Miami Heat

Dwyane Wade says if he plays basketball this year it will be only with the Heat. Here’s why.

Dwyane Wade responde a preguntas de los periodistas el 11 de agosto de 2018 en el campeonato mundial juvenil de la NBA, celebrado en el Disney Wide World of Sports, en Orlando.
Dwyane Wade responde a preguntas de los periodistas el 11 de agosto de 2018 en el campeonato mundial juvenil de la NBA, celebrado en el Disney Wide World of Sports, en Orlando.

Pat Riley said last month he was hoping to find out around mid-August if Miami Heat legends Dwyane Wade and Udonis Haslem were going to return for their 16th seasons with the team.

As the calendar continues to inch closer to the middle of the month, its clear Wade, 36, still hasn’t made his mind up and is in no rush to do so. Another thing Wade made clear: If he does play, it will not be overseas in China or for another NBA team.

“Heat only,” the 12-time All-Star and three-time NBA champion responded Saturday when asked at the NBA’s Jr. World Championships at Disney’s Wide World of Sports if he would consider playing overseas in China this coming season after signing a lifetime contract with the shoe and apparel company Li-Ning.

“If I play the game of basketball this year it will be in a Miami uniform,” Wade continued. “If I don’t, I’ll be living in Miami and somewhere else probably.”

The Heat, which has 13 players under contract and is roughly $4 million over the league’s $123 million luxury tax line, can only offer Wade a $5.3 million luxury tax exception or the veteran league minimum of $2.4 million for next season.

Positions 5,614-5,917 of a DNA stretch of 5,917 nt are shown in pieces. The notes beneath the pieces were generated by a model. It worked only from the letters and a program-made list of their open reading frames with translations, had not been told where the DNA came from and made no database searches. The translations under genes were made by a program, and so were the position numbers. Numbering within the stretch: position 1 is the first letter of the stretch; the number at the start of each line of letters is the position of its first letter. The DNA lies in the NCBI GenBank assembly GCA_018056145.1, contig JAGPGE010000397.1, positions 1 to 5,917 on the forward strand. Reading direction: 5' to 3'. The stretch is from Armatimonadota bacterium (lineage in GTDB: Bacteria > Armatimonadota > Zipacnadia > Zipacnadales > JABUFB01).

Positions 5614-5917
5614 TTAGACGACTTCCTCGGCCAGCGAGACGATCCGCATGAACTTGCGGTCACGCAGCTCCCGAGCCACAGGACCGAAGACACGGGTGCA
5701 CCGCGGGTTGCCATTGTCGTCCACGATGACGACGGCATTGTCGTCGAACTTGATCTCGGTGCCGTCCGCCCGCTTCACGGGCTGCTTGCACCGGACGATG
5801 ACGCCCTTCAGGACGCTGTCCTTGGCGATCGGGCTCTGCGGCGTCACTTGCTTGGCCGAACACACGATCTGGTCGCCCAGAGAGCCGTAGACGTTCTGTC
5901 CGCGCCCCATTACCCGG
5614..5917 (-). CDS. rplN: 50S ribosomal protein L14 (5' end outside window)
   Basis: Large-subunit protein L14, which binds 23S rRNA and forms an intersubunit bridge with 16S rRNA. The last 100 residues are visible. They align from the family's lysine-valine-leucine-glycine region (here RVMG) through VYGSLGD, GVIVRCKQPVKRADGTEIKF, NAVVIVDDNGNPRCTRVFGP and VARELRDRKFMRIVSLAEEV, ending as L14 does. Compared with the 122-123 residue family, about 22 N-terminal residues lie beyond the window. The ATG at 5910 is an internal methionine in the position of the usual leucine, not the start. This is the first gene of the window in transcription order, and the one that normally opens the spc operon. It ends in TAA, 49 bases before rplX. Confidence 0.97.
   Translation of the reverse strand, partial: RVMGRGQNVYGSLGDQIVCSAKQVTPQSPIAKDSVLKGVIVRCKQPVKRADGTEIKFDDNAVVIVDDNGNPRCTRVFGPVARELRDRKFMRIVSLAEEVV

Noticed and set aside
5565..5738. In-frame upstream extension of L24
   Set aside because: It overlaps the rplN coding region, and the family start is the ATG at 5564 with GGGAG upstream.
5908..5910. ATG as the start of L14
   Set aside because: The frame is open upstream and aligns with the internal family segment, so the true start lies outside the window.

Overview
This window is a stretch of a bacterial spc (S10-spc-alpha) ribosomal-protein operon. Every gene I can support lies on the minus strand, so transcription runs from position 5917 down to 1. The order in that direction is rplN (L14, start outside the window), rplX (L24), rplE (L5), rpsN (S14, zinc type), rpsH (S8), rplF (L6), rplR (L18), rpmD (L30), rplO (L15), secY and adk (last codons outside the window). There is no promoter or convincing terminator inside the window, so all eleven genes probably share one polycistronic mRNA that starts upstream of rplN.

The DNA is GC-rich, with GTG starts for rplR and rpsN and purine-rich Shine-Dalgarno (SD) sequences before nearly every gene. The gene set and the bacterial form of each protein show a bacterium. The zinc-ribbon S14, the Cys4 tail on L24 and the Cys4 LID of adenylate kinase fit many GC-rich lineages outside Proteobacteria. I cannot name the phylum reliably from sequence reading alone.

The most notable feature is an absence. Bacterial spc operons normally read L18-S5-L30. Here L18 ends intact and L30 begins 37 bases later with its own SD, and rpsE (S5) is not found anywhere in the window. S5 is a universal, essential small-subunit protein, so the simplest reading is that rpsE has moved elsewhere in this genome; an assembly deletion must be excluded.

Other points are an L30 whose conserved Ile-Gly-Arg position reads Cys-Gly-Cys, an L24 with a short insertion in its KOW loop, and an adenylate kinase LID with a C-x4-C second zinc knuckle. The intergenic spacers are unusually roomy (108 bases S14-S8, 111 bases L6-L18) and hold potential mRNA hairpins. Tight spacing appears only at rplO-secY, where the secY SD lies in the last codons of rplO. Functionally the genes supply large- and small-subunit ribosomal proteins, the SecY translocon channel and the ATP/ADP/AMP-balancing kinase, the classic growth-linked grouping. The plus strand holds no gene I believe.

The Heat has been holding two roster spots open for Wade and Haslem until they decide if they are returning. Wade said Saturday he’s in no rush to reach a decision.

“It’s no clock for me,” Wade said. “I let my agent handle the stuff he needs to handle with Pat and them. It’s not my job to be going back and forth in the meeting with them. When the time is right for both sides to make a decision on what that is, if it it’s right, if it’s wrong, whatever the case may be, I think it will be made.

“Me and UD, Pat has said obviously, we’ve been in Miami for a while and we have the ability to say if we want to continue to play this game, continue to be leaders of the organization. But there are other things that come into play that I have to talk about and I’m sure UD has to talk about on his own. When all of that is final and the decision needs to be made it will be made.

“It’s different now. We’re not sitting down trying to figure out a $100 million contract by July 8th. It’s a different situation now. We have time.”

Wade has spent a lot of quality time on the basketball court with his eldest son Zaire, a 16-year-old junior and budding basketball star at Plantation American Heritage this summer. Wade said being around for Zaire, who accompanied him to Orlando, and the rest of his children and wife, actress Gabrielle Union, are important in his decision-making process.